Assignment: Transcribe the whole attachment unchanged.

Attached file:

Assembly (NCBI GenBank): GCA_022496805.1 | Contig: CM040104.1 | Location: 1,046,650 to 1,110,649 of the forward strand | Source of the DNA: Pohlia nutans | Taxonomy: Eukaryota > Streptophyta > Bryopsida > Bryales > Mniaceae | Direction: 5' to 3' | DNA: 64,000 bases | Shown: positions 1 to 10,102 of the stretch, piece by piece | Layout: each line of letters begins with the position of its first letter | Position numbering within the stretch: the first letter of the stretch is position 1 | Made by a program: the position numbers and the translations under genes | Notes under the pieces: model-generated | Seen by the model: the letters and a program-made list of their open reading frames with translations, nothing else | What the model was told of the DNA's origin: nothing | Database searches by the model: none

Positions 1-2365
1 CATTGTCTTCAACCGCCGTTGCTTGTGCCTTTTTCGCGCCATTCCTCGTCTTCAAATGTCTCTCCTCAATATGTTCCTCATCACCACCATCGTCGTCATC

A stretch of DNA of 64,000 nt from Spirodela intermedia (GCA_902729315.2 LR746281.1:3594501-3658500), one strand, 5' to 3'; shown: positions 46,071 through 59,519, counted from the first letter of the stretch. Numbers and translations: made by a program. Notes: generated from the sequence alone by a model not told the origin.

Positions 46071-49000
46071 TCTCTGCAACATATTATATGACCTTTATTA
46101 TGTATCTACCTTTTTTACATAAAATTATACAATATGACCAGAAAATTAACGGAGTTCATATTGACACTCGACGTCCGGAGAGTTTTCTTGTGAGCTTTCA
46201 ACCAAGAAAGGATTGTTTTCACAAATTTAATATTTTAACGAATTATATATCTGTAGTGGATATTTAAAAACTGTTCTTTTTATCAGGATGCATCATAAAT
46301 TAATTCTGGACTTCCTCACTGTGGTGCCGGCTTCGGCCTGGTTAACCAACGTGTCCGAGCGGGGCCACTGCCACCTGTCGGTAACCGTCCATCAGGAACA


Assembly (NCBI GenBank): GCA_022496805.1 | Contig: CM040104.1 | Location: 1,046,650 to 1,110,649 of the forward strand | Source of the DNA: Pohlia nutans | Taxonomy: Eukaryota > Streptophyta > Bryopsida > Bryales > Mniaceae | Direction: 5' to 3' | DNA: 64,000 bases | Shown: positions 1 to 10,102 of the stretch, piece by piece | Layout: each line of letters begins with the position of its first letter | Position numbering within the stretch: the first letter of the stretch is position 1 | Made by a program: the position numbers and the translations under genes | Notes under the pieces: model-generated | Seen by the model: the letters and a program-made list of their open reading frames with translations, nothing else | What the model was told of the DNA's origin: nothing | Database searches by the model: none

Positions 1-2365
1 CATTGTCTTCAACCGCCGTTGCTTGTGCCTTTTTCGCGCCATTCCTCGTCTTCAAATGTCTCTCCTCAATATGTTCCTCATCACCACCATCGTCGTCATC

A stretch of DNA of 64,000 nt from Spirodela intermedia (GCA_902729315.2 LR746281.1:3594501-3658500), one strand, 5' to 3'; shown: positions 46,071 through 59,519, counted from the first letter of the stretch. Numbers and translations: made by a program. Notes: generated from the sequence alone by a model not told the origin.

Positions 46071-49000
46071 TCTCTGCAACATATTATATGACCTTTATTA
46101 TGTATCTACCTTTTTTACATAAAATTATACAATATGACCAGAAAATTAACGGAGTTCATATTGACACTCGACGTCCGGAGAGTTTTCTTGTGAGCTTTCA
46201 ACCAAGAAAGGATTGTTTTCACAAATTTAATATTTTAACGAATTATATATCTGTAGTGGATATTTAAAAACTGTTCTTTTTATCAGGATGCATCATAAAT
46301 TAATTCTGGACTTCCTCACTGTGGTGCCGGCTTCGGCCTGGTTAACCAACGTGTCCGAGCGGGGCCACTGCCACCTGTCGGTAACCGTCCATCAGGAACA